The two governments began working on the agreement Nov. 15, 2012, which would allow a contingent of U.S. troops to stay in the country in an advisory role.

Despite the approval of the Loya Jirga, or “grand council” on Nov. 24, 2013, and increasing support from Afghanistan and the international community, President Karzai has yet to sign the agreement.

Due to the hesitation from President Karzai, the next president of Afghanistan may be responsible for signing the agreement. This places the fate of the BSA in the hands of the voters —the people of Afghanistan — as they choose their next leader.

“It’s a very exciting time,” said Maj. Paul D. Tremblay, deputy team leader, SFAAT 2-215. “It’s an election where the people can choose a leader who’s going to take them the rest of the way.”

The operation to clear the Sangin Valley of hostile threats was met with resistance and casualties, but also several milestones of success.

Seeing only Afghan uniforms during the operation helped build the locals’ confidence in the ANSF. In turn, some locals provided the forces with information on insurgent movements and known locations, as well as locations of improvised explosive devices and explosives labs.

“As (the operation) went on through the Sangin area with 2nd and 3rd Brigades, they were approached by some locals who advised them they missed some IEDs during the clear,” Douglas said. “That was a great surprise. It showed confidence in the ANA’s ability to work with the locals and them feeling comfortable enough to come up to members of the ANA or the police and work with them to create a more secure environment in their community.”

When they first entered the Sangin Valley in 2006 after the resurgence of the Taliban, the coalition forces had the lead role in all combat operations. During the course of the campaign, the lead has steadily been turned over to Afghan forces as the coalition took on an advisory role.

Oqab 144 marks one of the first operations in the region during which the populace hasn’t seen a coalition force presence. Security Force Assistance Advisor Team 2-215 played a silent role in the operation, offering only advisory assistance and minimal relief in casualty evacuations.

“They’re in the lead,” Douglas said. “We’re here and able to watch through some of our assets, but the big thing is seeing their excitement for how well things are going for them and hearing their stories of sharing a big success together. Now they’re out there doing it.”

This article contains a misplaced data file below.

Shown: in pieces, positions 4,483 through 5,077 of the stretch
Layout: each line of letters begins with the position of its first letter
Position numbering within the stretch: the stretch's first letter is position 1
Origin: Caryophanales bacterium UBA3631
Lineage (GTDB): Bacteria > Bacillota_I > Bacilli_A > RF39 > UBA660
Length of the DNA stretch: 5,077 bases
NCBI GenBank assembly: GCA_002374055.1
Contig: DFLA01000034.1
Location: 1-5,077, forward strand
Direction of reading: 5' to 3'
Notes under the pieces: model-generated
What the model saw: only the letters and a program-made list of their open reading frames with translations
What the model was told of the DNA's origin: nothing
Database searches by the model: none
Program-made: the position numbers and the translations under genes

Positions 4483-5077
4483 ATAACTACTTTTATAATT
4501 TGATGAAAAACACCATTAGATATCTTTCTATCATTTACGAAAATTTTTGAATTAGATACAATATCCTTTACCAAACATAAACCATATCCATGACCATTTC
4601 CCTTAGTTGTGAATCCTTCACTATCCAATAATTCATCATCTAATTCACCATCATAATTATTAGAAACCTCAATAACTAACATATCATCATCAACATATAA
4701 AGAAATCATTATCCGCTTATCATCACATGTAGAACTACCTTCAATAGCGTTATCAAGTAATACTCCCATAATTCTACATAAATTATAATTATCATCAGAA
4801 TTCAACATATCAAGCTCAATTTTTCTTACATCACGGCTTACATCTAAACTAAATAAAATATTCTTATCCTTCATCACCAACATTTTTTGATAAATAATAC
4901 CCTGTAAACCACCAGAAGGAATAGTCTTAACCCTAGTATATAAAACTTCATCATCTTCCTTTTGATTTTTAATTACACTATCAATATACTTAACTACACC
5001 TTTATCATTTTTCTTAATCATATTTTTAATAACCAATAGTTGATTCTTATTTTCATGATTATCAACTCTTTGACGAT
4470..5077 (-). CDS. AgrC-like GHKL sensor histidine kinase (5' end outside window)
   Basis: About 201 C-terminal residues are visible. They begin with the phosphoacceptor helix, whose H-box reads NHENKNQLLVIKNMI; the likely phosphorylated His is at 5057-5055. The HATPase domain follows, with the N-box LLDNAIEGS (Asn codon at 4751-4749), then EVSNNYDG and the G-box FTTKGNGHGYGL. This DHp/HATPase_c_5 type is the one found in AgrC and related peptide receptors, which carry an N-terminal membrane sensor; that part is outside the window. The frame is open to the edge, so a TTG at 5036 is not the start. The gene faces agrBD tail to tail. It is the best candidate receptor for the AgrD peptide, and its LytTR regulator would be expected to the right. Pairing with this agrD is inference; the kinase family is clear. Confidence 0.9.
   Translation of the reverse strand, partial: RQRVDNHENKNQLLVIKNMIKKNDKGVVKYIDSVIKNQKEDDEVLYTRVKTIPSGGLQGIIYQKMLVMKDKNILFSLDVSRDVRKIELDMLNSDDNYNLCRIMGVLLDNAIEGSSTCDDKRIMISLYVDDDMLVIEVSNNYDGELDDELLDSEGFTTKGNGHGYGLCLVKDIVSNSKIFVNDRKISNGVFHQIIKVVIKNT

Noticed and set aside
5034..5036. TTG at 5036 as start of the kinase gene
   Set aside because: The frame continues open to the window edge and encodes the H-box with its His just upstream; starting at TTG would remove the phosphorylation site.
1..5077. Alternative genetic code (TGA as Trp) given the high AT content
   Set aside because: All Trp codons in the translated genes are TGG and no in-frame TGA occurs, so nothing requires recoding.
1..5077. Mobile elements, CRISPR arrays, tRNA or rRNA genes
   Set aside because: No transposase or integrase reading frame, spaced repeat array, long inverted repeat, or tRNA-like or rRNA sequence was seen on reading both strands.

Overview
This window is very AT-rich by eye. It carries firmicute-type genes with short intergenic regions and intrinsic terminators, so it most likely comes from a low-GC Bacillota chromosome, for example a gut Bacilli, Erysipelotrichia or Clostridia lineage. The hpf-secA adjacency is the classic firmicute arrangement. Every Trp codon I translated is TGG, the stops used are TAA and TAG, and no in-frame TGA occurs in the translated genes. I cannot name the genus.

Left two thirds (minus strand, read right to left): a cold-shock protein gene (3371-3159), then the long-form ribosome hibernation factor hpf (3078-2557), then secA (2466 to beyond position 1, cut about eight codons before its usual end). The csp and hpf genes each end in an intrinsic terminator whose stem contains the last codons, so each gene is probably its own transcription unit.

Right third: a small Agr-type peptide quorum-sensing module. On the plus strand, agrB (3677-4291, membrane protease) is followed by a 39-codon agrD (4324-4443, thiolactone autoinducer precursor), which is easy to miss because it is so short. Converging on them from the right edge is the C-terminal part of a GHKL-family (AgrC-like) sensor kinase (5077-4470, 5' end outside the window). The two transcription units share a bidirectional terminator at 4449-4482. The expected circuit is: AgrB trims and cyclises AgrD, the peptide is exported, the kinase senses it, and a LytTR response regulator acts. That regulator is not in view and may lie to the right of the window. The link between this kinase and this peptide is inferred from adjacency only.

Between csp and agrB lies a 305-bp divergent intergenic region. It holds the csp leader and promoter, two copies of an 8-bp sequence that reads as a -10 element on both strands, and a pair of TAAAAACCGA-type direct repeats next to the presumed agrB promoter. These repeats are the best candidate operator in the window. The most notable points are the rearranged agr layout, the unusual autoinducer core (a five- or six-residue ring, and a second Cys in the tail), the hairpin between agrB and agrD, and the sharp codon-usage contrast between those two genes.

“We’re kind of like father figures, and we’re watching our children grow and flourish,” Tremblay said. “They have it, you can see it in their eyes. They just need to continue to grow and mature. Once they get in the highest leadership positions, they’ll be unstoppable.”

“They have an incredibly capable staff,” Tremblay said. “They have all the enablers and they’re learning each and every day. This operation is certainly demonstrating their capacity to take independent action and learn and grow as they progress.”

“It’s one of the most complex problems I’ve ever seen in my 18 years in the Marine Corps,” Tremblay said. “It’s fascinating to study and the more you do, the more you learn about the intricacies at play here and what can potentially be done in the future.”

The SFAAT considered the operation to be a success and is dedicated to helping the ANA in the region become completely sustainable and self-sufficient.

One of the obstacles the SFAAT and the ANA face in the region is the annual fighting season, tied to the weather and poppy harvest.

The Sangin Valley is known by many as a hotbed for nefarious and illegal activities. It’s strategic in its relevance to major corridors such as Route 1 and Route 611.

Drug runners and insurgents often use Route 1, which runs all the way through Afghanistan from Pakistan to Iran. The two routes are a crossroads for both trade and drug trafficking. Much of the Taliban’s funding comes from the profits of the poppy harvests. Black-tar heroine is extracted from the poppy plants and the drugs are shipped all over the world.

The Taliban control much of the heroine trade and are dependent on the industry. When the weather cools off, the insurgency turns toward facilitating the poppy planting. When planting begins, fighting almost instantly ceases.

“It’s a constant disruption mentality,” Tremblay said. “Whether it’s Marines, British or Afghans, their ability to consistently disrupt the activity of the insurgents by projecting combat power prevents the insurgent from feeling comfortable enough to go in and interact with the populace, plant an IED or set up a firing position.”

The progress that has been made since the coalition first entered the Sangin Valley can be measured by the success of Oqab 144 and the relationship building between the ANSF and the local populace.